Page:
A recent study authored by Dr. Tatiana Andreyeva of the Rudd Center for Food Policy and Obesity at the University of Connecticut examined the effects of revisions to the Special Supplemental Nutrition Program for Women, Infants, and Children (WIC), which were enacted in 2009. Andreyeva’s study, which compared point of sale data from participants and nonparticipants at a regional supermarket chain in the northeastern United States, showed an increase in healthy food purchasing as well as a decrease in unhealthy purchases by program participants following the 2009 revisions. Nonparticipants did not display similar improvements in the healthfulness of their grocery purchases.
WIC is a program used by 8 million Americans, including 51% of infants born in the US. According to the USDA’s website, WIC provides “[f]ederal grants to States for supplemental foods, health care referrals, and nutrition education for low-income pregnant, breastfeeding, and non-breastfeeding postpartum women, and to infants and children up to age five who are found to be at nutritional risk”. To qualify for participation, a family’s income must be at 185% or lower of the federal poverty line in most states. Unlike the Supplemental Nutritional Assistance Program (SNAP), WIC participants are somewhat limited in the foods that they are permitted to purchase with their benefits. Traditionally, approved foods have included items such as cereals, some fruits and vegetables, eggs, milk, cheese, peanut butter, beans, and fish. As of 2009, revisions were made to the approved list of foods to incorporate the 2005 dietary guidelines for American recommended by the Institute of Medicine. The goal of this revision was to promote consumption of fruits, vegetables and whole grains while decreasing consumption of saturated fat, sugar and cholesterol.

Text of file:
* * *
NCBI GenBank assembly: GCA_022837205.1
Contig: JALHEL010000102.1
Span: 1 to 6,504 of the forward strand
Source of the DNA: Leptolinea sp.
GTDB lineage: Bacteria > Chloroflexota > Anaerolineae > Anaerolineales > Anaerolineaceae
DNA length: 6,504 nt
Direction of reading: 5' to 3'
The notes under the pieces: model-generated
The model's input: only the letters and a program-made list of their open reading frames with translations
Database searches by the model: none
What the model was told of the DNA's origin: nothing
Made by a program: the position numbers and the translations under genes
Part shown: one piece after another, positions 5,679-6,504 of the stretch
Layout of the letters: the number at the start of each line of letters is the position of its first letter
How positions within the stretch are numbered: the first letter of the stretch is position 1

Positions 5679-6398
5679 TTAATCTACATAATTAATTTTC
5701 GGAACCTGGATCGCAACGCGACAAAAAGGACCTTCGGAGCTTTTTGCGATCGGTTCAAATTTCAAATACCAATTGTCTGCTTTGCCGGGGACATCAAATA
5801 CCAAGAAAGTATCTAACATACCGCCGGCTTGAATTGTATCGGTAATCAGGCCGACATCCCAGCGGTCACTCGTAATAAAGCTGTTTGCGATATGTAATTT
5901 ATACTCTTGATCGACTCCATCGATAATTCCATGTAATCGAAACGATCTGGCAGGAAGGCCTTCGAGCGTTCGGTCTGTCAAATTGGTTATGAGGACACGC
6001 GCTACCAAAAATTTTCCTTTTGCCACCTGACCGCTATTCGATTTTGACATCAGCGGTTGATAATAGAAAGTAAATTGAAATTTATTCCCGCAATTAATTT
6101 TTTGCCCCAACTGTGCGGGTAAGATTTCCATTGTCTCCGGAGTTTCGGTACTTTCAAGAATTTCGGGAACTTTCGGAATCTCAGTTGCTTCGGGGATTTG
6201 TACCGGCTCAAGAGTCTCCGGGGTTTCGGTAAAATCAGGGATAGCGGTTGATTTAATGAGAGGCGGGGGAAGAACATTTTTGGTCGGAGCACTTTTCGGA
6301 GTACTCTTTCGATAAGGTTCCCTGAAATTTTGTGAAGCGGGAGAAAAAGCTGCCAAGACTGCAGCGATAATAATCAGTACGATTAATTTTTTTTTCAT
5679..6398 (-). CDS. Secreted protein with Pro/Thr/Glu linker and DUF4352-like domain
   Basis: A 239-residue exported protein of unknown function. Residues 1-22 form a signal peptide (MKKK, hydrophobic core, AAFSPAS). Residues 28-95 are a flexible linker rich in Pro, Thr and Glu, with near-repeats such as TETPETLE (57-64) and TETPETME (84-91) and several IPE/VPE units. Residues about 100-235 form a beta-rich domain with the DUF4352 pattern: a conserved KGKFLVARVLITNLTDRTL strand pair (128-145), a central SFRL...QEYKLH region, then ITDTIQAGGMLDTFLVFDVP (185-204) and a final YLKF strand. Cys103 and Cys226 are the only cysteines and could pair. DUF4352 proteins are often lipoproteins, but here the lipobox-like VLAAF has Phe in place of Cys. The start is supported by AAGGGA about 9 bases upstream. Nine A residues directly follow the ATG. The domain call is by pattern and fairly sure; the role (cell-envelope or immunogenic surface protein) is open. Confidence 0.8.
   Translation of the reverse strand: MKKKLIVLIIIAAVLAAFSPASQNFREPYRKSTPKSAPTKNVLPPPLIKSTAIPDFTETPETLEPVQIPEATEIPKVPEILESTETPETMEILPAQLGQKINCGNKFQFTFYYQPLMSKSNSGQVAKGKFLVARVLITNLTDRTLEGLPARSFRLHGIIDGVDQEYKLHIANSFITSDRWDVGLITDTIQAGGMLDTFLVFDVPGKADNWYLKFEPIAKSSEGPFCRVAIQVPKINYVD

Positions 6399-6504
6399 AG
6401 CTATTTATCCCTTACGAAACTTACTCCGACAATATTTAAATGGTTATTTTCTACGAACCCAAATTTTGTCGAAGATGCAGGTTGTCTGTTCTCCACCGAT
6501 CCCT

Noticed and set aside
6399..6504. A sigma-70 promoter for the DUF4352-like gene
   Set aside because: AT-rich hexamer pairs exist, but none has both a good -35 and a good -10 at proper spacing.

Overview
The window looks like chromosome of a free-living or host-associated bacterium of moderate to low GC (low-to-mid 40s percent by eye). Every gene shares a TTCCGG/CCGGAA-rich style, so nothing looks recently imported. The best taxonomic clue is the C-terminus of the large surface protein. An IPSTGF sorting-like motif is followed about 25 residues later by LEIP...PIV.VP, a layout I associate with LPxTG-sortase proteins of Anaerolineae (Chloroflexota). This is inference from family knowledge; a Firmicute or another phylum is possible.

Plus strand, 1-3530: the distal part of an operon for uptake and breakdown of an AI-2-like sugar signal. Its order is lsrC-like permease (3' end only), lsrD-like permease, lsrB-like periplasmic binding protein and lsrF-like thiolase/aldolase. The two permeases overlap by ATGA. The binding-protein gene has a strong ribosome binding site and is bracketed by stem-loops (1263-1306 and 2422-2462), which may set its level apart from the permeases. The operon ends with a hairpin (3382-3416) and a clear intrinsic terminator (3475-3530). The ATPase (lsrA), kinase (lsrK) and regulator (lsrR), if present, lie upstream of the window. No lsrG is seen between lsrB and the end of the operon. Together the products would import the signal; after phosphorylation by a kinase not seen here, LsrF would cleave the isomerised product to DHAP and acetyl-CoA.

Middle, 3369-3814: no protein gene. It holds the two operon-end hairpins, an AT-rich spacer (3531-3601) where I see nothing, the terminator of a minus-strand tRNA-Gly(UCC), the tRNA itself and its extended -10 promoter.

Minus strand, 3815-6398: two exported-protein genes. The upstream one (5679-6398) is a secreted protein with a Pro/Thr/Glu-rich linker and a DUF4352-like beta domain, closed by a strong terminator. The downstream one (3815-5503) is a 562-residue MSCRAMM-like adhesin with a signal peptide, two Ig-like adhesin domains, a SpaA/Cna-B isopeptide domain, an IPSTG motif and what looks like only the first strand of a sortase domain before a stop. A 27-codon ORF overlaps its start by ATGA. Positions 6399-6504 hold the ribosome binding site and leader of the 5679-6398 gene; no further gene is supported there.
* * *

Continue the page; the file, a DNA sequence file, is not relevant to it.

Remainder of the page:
The Rudd Center study provides evidence that incentivizing participants in government funded supplemental nutrition programs to buy healthier foods can improve health outcomes for low income populations. If improved public health for low-income communities is truly on the agenda, legislators should take note of these benefits and evaluate the application of nutrition-related restrictions to the much larger population using SNAP benefits for food purchasing.